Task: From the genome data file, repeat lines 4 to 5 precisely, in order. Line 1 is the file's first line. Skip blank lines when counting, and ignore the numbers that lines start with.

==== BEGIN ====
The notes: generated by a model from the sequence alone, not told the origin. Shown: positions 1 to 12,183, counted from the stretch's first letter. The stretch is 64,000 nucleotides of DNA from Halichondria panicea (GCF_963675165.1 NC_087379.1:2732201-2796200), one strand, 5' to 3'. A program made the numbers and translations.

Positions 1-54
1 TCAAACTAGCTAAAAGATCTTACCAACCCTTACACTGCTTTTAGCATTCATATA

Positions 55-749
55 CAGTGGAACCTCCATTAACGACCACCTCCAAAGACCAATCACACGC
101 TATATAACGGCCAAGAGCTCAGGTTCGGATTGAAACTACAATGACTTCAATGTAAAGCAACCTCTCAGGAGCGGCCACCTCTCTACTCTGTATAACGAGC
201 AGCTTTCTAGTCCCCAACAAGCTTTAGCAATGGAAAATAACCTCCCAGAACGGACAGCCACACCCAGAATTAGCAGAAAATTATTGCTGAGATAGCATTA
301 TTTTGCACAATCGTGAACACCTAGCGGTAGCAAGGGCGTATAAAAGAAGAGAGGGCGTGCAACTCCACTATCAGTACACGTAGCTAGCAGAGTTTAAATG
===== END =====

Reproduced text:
Positions 55-749
55 CAGTGGAACCTCCATTAACGACCACCTCCAAAGACCAATCACACGC